|Mary-Heather: “I tend to be very drawn to tradition and history in knitting in general, and I love how beautiful a non-glamorous item like a sock can be; in particular, traditional stranded colorwork makes me swoon!”|
|Mary Jane: “I love to knit socks,and have enjoyed years of obsessive sock knitting. I like a sock to be fun and inventive, colorful and comfortable. That said, there is something especially enticing about a plain, demure little sock with just a hint of a challenge.”|
|Meg: “Living in deep in the heart of Texas means I only knit socks for family and friends in colder climates. While I occasionally long for hours of stockinette in the round, I need something to impress the recipients without too much effort on my part. A pattern with personality, but no drama will top my queue.”|
|Megan: “For me, there is nothing more perfect than a sock pattern you can knit on auto-pilot but comes off the needles looking like it took a mastermind to create it.”|
|Minty: “Sock designing was my first love. I love intricate patterns and clever construction, but when it comes right down to it, I only wear my stockinette socks. There’s got to be a happy medium out there.”|
|Nova: “I have, decidedly, fallen out of love with sock knitting and would relish a sock pattern that makes me enthusiastic about knitting socks again. When I knit socks, I preferred to knit them with solid, semi-solid or tonal yarns that allow intricate patterns (be it cable or lace) to really pop.”|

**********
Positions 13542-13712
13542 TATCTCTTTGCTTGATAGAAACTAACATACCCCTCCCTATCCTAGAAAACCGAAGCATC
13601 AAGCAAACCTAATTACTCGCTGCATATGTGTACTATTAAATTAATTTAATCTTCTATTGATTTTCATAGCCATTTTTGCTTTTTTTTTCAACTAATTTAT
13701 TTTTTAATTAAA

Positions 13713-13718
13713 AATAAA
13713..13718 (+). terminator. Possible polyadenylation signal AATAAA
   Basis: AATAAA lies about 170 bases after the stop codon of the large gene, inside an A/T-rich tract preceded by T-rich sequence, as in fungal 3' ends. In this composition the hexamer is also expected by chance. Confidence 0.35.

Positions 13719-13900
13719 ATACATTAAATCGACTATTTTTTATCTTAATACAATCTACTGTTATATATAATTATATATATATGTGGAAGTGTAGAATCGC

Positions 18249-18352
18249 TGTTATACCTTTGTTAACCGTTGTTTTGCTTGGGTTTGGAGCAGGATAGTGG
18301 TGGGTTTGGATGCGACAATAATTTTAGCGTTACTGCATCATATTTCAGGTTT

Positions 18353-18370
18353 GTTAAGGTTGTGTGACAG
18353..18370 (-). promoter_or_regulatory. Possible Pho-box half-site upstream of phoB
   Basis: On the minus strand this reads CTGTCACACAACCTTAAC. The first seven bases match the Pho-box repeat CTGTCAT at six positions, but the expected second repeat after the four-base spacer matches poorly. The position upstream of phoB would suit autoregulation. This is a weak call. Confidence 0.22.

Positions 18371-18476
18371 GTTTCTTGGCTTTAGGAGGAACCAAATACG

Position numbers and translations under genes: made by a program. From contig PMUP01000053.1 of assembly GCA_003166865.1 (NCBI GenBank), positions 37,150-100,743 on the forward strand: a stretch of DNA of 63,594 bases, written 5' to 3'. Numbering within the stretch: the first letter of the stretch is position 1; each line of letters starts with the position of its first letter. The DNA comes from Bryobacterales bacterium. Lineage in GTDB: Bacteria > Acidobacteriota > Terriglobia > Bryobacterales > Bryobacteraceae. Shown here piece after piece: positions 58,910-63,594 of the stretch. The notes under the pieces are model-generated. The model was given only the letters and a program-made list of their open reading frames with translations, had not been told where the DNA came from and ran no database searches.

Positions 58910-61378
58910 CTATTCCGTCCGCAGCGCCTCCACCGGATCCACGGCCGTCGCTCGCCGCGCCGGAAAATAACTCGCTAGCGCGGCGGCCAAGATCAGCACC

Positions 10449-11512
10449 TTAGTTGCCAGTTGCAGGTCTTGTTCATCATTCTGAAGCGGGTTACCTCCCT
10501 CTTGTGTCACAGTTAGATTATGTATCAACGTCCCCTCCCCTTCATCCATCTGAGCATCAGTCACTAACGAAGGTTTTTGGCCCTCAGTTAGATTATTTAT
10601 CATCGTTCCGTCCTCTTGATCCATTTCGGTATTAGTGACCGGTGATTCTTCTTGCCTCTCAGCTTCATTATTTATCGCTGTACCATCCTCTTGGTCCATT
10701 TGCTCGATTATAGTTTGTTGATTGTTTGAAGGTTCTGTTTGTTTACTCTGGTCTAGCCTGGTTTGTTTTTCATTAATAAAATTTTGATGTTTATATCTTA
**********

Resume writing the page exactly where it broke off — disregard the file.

|Pam: “On one hand, I love to see something complicated and dramatic in a sock pattern: bold colorwork, elaborate stitch patterns, unique construction–things that are fun to look at and fun to knit. On the other hand, feet come in a shocking range of shapes and sizes, so wearability and flexibility are key. If a sock pattern combines those two things? Big win in my book.”|
|Sarah: “I appreciate intricate patterns and beautifully dyed or spun yarn, but I definitely prefer simple patterns and basic colors. I’ll pick a basic, black sock over a technicolor, lacey stocking any day.”|
|Staci: “Sock knitting is a huge part of my life. Even though I live in Texas, my whole family is in Alaska, and they are spoiled beyond store-bought socks. I am especially fond of toe-up designs, because I like to use every last bit of yarn with no leftovers.”|
Quick reference links
It would be difficult for me to host a contest with such awesome prizes without the generous support of the following sponsors, listed in alphabetical order:
Doesn’t this sound like fun??? Start knitting socks!!!